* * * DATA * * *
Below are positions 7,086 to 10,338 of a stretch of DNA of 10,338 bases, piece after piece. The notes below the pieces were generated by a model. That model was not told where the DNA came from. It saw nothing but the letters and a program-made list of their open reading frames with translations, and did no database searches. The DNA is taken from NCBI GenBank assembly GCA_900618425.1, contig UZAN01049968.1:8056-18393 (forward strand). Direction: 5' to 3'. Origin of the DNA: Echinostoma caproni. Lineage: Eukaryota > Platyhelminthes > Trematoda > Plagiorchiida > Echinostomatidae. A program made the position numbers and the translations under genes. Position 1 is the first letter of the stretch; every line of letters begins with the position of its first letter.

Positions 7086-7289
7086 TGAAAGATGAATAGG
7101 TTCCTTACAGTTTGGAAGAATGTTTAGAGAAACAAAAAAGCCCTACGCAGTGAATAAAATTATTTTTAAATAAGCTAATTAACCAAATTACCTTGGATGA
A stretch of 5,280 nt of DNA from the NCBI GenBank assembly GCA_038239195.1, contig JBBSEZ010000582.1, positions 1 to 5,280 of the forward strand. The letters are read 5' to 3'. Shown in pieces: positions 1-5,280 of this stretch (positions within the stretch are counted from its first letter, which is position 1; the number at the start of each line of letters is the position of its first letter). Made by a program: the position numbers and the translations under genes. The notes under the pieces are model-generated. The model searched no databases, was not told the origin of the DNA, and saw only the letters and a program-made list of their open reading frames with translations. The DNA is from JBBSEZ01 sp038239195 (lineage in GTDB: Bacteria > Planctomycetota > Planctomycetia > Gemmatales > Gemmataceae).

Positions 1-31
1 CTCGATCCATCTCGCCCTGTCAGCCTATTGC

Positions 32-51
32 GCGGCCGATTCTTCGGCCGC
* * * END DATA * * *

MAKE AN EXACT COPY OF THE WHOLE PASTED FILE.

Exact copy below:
Below are positions 7,086 to 10,338 of a stretch of DNA of 10,338 bases, piece after piece. The notes below the pieces were generated by a model. That model was not told where the DNA came from. It saw nothing but the letters and a program-made list of their open reading frames with translations, and did no database searches. The DNA is taken from NCBI GenBank assembly GCA_900618425.1, contig UZAN01049968.1:8056-18393 (forward strand). Direction: 5' to 3'. Origin of the DNA: Echinostoma caproni. Lineage: Eukaryota > Platyhelminthes > Trematoda > Plagiorchiida > Echinostomatidae. A program made the position numbers and the translations under genes. Position 1 is the first letter of the stretch; every line of letters begins with the position of its first letter.

Positions 7086-7289
7086 TGAAAGATGAATAGG
7101 TTCCTTACAGTTTGGAAGAATGTTTAGAGAAACAAAAAAGCCCTACGCAGTGAATAAAATTATTTTTAAATAAGCTAATTAACCAAATTACCTTGGATGA
A stretch of 5,280 nt of DNA from the NCBI GenBank assembly GCA_038239195.1, contig JBBSEZ010000582.1, positions 1 to 5,280 of the forward strand. The letters are read 5' to 3'. Shown in pieces: positions 1-5,280 of this stretch (positions within the stretch are counted from its first letter, which is position 1; the number at the start of each line of letters is the position of its first letter). Made by a program: the position numbers and the translations under genes. The notes under the pieces are model-generated. The model searched no databases, was not told the origin of the DNA, and saw only the letters and a program-made list of their open reading frames with translations. The DNA is from JBBSEZ01 sp038239195 (lineage in GTDB: Bacteria > Planctomycetota > Planctomycetia > Gemmatales > Gemmataceae).

Positions 1-31
1 CTCGATCCATCTCGCCCTGTCAGCCTATTGC

Positions 32-51
32 GCGGCCGATTCTTCGGCCGC